bloody-sunday

Bloody Sunday: Real accounting with the past needed

By Kevin Henry

The events of Bloody Sunday in January 1972 – when British paratroopers shot dead 14 unarmed people taking part in a civil rights march in Derry – was one of the most horrific and defining moments of the Troubles. This brutal act of repression had the effect of pushing thousands of young people into the dead-end of the IRA’s paramilitary campaign.

For decades, the families of those victims were denied truth and justice. They faced a whitewash from the British government and a concerted effort to falsely claim those killed were IRA members. Eventually, in 2010, the Bloody Sunday Inquiry, commonly known as the Saville report, was published. Thirty-eight years after Bloody Sunday, David Cameron was forced to apologise for the actions of British army and government on that fateful day.

Senior officers must be held to Account

Now, police officers have finished interviewing former soldiers as part of their investigation into Bloody Sunday. Many of the victims’ families are eager to see prosecution of those soldiers that have been interviewed. This may provide some element of justice to these families but it wasn’t simply soldiers on the ground who were responsible for the killing on the streets of Derry. It was also the higher echelons of the army who sanctioned it.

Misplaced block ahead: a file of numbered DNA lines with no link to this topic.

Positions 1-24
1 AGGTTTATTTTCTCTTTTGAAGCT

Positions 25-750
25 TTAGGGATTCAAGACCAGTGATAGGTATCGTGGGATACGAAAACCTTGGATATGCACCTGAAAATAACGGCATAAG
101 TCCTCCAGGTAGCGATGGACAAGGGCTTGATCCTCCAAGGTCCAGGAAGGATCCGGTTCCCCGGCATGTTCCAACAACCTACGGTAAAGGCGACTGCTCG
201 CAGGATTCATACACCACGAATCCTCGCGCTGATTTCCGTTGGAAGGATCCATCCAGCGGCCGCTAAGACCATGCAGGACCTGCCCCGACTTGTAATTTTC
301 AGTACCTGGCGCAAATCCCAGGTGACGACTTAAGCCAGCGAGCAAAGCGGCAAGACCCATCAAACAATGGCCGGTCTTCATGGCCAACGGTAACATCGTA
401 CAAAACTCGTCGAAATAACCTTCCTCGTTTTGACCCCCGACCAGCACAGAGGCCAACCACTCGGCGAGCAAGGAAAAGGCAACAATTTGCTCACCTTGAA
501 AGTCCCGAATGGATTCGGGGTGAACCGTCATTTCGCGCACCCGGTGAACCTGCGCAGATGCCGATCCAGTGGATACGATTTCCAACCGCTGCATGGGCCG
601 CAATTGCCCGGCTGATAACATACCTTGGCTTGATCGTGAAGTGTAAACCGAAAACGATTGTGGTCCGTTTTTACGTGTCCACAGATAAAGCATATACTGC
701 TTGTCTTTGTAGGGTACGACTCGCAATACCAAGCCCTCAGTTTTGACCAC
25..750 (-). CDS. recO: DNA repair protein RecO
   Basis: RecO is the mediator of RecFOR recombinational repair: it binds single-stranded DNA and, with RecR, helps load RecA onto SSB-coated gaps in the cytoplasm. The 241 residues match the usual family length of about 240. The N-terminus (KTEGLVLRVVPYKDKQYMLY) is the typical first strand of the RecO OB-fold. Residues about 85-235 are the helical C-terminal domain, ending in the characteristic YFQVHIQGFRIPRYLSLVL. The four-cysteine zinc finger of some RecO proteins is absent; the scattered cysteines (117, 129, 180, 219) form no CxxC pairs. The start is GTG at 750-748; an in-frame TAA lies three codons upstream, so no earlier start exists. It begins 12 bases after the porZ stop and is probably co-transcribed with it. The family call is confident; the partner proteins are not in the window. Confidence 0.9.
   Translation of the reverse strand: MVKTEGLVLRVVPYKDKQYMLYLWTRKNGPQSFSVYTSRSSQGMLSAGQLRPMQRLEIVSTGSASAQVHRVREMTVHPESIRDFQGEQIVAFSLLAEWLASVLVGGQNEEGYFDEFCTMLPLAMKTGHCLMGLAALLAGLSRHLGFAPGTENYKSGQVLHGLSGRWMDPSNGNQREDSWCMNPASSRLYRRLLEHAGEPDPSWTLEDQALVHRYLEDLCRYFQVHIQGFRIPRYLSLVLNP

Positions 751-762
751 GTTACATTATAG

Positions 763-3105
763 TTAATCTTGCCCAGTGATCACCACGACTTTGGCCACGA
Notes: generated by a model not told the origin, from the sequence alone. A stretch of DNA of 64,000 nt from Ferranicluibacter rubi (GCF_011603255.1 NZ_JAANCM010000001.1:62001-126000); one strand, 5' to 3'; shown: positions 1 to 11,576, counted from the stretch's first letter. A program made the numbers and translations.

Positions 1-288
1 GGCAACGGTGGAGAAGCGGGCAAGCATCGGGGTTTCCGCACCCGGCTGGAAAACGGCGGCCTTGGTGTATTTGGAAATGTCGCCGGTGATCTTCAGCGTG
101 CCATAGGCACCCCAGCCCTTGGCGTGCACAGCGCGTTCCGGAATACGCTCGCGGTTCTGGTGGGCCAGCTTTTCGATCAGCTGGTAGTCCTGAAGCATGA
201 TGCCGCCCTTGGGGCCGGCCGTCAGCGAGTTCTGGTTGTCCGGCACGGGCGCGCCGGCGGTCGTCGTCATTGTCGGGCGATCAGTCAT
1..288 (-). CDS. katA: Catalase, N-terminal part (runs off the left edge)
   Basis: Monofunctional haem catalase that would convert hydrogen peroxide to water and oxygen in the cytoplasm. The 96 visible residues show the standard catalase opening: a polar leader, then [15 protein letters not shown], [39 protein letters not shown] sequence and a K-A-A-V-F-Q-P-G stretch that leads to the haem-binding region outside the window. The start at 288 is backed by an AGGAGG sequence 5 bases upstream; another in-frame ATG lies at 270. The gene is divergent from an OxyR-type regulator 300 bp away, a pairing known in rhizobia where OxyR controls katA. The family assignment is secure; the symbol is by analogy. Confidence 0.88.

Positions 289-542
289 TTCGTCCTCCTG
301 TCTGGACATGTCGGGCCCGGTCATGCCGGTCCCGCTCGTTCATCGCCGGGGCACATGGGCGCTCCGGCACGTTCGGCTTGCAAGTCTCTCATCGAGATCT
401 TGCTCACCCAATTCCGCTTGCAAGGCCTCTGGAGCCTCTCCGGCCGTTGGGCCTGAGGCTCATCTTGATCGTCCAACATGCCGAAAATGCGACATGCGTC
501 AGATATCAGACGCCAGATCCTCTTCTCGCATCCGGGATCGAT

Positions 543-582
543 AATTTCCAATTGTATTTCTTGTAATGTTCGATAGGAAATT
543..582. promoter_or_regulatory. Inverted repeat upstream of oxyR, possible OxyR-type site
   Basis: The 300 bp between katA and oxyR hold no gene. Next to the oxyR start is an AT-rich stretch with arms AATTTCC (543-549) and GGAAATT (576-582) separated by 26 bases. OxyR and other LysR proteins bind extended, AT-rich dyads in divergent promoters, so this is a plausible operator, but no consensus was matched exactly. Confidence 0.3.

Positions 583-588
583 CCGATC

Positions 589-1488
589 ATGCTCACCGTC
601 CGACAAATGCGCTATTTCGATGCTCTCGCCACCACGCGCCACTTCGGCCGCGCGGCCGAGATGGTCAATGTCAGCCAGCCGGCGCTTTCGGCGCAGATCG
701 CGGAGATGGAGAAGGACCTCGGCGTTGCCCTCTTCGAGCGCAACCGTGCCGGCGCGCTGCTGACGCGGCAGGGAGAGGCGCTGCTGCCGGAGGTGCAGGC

One of the soldiers who gave evidence to Saville has written in his memoirs that on the night before Bloody Sunday, a lieutenant told his platoon: “We want some kills tomorrow.” Several weeks before Bloody Sunday, Major General Robert Ford – who was the commander of the land forces in Northern Ireland – said he supported the “shooting of selected ringleaders of rioters.”

These investigations and the campaigns of the Bloody Sunday families raise the broader question of dealing with the legacy of the past.  The Socialist Party supports the right of all victims of the troubles and their families to win truth and justice. However, the proposals or lack of proposals in the Fresh Start and Stormont House agreements illustrates that the sectarian parties are incapable of providing this. They want only one-sided examinations of the past, seeking to justify their records and reinforce their positions.

The State’s Dirty War

Similarly, the British state is unwilling to expose their record to scrutiny. There are countless examples of collusion and police informants being protected, such as in the case of the Loughinisland massacre. However, this has been dismissed by former Secretary of State Theresa Villiers as a “pernicious counter-narrative.” Likewise, the families of the 11 civilians killed in the Ballymurphy massacre by the same regiment involved in Bloody Sunday continue to be denied truth and justice by the state 45 years on.

A genuine examination of the past would expose the role of the state, which employed vicious repressive methods for decades. It would also expose the role played by sectarian parties, paramilitary groups and individuals and set out the record of all the contending forces. This can play an important role in bring out the real lessons of the Troubles and ensuring that we do not return down the road of sectarian conflict again.

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